In the first step, the proximity of a nodal plane orientation to the existing fractures in the reservoir is used to derive a probability distribution for each nodal plane to be a preexisting fracture plane (gray path in Figure 2). We use fractures identified from Ultrasonic Borehole Imager and Formation Micro Imager wellbore imaging of wells GPK2, GPK3, and GPK4 in the depth section of 3000–5000 m (Figure 2a). A weight is computed for all fractures to correct for the sampling bias of inclined fractures along a wellbore wall [Terzaghi, 1965]. The correction factor 1/ cosαis capped at 10, corresponding to a maximum incidence angle α with the wellbore trajectory of 84°. For each pair composed of a FMS and a randomly picked fracture, we compute the angular distance inline image of the normal vectors.

Figure 2.

Quantification of the probability to determine the fracture plane for one sample FMS. (a) Normal vectors of fractures identified on wellbore logs and of the two nodal planes of the FMS on lower hemisphere projection. The red shading corresponds to pcrit. (b) Cumulative distribution function of the von Mises-Fisher distribution for κ=200. (c) Probability to retain a nodal plane as function of pore pressure in the reservoir. (d) Distribution of pcrit for accepted samples for NP1 and NP2. (e) Distribution of critical pore pressures for nodal planes with added von Mises-Fisher distributed errors (solid) and multiplied with the pore pressure probability (dashed) for the example FMS. (f) Probability distribution of the fracture plane to be either NP1 or NP2 for all FMS.

We then estimate the probability of each nodal plane to coincide with the selected fracture, considering the error prone determination of the FMS. A von Mises-Fisher [Fisher, 1993] probability density function with a mean direction μ of a fracture normal with the concentration parameter κ and the normalization constant C(κ) is assigned as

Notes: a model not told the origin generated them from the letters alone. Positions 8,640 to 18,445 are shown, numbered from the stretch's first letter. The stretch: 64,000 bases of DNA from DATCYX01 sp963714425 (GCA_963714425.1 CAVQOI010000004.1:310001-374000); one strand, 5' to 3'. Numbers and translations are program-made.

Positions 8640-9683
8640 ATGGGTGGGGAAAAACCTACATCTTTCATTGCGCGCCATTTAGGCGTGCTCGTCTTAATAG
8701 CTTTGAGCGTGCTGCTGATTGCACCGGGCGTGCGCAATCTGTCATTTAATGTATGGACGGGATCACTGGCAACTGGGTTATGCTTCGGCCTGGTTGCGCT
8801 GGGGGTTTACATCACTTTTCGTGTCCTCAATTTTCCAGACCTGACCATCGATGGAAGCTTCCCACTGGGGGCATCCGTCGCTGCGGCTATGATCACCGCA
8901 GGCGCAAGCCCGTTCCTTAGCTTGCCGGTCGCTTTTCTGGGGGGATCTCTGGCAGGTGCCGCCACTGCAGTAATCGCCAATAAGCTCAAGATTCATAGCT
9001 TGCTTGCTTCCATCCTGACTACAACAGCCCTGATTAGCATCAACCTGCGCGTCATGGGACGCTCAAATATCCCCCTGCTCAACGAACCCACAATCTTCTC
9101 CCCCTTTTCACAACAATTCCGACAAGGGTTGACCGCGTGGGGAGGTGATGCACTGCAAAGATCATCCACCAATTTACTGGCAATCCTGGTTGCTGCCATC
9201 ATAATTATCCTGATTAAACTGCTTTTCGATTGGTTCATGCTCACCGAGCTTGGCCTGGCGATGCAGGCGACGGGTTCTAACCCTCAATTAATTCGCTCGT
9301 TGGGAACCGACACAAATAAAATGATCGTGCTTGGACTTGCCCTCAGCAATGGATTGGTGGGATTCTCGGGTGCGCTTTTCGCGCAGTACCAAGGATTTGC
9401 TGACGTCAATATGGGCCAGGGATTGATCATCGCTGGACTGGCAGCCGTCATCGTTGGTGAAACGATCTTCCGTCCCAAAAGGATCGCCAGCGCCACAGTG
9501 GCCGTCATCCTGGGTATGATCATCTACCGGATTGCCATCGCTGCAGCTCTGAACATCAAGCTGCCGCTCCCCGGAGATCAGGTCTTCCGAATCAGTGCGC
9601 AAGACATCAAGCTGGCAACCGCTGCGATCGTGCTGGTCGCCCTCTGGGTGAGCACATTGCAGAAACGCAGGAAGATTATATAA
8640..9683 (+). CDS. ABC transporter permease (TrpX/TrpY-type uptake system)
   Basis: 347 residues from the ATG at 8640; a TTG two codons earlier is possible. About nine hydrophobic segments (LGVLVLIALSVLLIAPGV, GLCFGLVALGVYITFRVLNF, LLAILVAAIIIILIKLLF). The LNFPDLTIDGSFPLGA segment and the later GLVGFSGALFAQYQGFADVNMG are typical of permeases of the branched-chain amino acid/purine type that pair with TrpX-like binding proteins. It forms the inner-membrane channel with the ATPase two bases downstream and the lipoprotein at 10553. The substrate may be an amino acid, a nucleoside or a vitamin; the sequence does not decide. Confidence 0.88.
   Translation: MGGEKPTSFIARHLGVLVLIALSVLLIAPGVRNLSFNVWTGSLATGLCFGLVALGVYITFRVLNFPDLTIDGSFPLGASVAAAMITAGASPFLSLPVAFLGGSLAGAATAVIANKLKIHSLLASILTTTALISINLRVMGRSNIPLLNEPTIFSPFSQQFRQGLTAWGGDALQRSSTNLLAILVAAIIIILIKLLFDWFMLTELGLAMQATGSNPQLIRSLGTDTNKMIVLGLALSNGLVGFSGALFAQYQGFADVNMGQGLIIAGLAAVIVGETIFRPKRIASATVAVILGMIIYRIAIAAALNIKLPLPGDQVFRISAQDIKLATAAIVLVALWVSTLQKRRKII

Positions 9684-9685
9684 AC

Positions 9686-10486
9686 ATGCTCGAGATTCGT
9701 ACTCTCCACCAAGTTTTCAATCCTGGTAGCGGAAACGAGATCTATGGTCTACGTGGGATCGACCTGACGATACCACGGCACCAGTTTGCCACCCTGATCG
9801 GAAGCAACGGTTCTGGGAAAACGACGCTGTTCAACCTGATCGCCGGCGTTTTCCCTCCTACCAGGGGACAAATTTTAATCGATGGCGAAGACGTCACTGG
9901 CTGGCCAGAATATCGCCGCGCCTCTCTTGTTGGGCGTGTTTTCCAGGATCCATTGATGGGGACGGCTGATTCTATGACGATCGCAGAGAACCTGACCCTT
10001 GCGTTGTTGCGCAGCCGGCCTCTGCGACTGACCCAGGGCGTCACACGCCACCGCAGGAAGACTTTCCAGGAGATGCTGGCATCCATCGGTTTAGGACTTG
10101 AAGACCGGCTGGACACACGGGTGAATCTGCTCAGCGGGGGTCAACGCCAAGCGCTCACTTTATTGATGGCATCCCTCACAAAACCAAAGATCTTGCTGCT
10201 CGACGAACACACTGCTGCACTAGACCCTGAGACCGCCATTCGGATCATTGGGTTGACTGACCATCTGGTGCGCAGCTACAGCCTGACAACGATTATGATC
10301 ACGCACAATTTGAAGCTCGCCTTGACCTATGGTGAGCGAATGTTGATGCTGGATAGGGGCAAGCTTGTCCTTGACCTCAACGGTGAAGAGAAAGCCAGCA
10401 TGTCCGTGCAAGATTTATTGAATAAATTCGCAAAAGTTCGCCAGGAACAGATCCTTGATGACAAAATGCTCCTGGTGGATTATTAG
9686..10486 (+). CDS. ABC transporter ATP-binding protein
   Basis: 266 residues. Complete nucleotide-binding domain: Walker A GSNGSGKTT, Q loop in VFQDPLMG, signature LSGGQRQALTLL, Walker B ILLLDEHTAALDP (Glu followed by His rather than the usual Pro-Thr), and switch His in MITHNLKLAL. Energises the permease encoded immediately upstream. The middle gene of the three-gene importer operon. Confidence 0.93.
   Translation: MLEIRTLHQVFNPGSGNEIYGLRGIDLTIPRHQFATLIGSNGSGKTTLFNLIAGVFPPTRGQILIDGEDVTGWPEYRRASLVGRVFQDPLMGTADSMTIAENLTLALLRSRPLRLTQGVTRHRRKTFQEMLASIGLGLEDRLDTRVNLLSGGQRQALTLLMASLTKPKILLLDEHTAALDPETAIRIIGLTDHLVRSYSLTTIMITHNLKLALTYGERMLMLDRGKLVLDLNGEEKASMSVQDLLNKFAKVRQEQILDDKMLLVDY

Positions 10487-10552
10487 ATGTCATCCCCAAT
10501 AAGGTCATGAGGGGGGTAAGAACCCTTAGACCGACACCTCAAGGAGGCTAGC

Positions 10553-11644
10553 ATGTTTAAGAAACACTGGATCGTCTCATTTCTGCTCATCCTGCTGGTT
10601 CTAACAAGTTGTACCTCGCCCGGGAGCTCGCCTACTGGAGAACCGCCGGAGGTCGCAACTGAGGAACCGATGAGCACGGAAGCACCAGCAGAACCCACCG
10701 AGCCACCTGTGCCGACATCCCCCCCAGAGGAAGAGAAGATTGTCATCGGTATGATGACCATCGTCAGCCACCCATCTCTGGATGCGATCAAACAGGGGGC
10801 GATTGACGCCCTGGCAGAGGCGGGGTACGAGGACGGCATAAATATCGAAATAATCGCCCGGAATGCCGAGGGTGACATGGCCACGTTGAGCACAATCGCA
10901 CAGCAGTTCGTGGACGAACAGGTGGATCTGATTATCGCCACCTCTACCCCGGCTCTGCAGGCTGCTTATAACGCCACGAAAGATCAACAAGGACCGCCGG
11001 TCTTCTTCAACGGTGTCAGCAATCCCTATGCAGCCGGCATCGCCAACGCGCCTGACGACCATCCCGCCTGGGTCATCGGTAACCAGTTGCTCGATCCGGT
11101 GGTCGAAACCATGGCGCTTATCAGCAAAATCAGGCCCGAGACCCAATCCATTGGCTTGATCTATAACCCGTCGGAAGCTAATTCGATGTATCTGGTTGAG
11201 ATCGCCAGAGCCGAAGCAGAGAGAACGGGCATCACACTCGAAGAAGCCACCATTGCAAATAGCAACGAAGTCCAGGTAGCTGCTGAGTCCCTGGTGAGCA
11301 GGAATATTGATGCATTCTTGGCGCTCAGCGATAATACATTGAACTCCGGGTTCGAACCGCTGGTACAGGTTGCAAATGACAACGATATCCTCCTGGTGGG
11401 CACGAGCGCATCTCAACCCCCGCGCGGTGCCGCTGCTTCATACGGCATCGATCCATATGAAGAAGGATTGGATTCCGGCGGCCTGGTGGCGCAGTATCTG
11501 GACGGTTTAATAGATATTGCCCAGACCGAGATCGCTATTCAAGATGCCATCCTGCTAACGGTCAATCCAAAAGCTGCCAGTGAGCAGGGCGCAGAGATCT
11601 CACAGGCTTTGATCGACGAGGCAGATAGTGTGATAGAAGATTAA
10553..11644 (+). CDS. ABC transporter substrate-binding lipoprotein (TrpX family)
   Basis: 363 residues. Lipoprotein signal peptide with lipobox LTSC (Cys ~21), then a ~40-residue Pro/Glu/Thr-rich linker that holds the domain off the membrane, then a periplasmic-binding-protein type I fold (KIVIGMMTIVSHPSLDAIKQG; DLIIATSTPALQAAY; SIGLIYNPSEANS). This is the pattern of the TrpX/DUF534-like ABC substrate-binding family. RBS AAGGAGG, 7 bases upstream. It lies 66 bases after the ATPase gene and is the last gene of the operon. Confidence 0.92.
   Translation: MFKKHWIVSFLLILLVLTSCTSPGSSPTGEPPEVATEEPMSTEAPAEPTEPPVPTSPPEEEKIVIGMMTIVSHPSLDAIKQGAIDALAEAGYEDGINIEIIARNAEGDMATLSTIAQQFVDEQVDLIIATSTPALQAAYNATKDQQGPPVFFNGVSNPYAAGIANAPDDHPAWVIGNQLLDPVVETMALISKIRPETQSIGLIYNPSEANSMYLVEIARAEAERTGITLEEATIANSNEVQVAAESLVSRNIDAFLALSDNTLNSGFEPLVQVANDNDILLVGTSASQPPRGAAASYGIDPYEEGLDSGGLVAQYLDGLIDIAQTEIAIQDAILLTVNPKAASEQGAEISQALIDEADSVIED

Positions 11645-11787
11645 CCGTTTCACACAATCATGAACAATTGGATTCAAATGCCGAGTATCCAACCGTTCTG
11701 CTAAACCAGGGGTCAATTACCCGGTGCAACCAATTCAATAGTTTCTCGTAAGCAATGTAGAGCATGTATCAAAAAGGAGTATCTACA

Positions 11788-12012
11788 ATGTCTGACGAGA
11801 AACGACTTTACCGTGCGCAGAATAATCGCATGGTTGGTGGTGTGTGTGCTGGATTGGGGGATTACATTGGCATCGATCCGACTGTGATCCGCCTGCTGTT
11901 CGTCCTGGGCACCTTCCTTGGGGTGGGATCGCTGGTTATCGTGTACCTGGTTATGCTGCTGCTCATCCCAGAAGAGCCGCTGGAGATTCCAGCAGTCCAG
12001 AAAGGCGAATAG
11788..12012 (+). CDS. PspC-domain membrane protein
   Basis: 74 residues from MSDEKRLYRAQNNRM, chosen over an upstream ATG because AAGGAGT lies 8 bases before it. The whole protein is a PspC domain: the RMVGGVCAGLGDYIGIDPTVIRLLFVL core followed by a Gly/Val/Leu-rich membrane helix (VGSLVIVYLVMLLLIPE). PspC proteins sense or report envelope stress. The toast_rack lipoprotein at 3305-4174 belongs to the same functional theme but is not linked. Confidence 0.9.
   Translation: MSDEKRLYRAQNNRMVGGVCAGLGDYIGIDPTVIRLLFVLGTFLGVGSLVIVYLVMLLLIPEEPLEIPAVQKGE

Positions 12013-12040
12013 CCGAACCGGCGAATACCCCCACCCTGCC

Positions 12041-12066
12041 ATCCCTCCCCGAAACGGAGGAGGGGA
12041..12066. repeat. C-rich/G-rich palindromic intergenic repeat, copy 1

display math(2)

We compute the cumulative distribution function (CDF) for a concentration factor κ=200, corresponding to a standard deviation of the focal mechanism determination of 4.05° for each direction angle (Figure 2b). We consider the probability of a nodal plane to be the effective fracture plane as proportional to the probability density function (PDF) of the angular distance to the Terzaghi-corrected fracture data set: a nodal plane is more probable to be the actual fracture plane if its orientation is close to the fracture directions determined from wellbore imaging. Based on this consideration, we draw samples from the initial fracture data set and retain them with a probability determined by inverse sampling the corresponding CDF in Figure 2b. Then, the critical pore pressure pcrit for each perturbed fracture is computed from the fracture orientation and assuming a stress field and Coulomb criterion as determined by Cornet et al. [2007]. Finally, we obtain a distribution of accepted samples pcrit for both nodal planes (Figure 2d).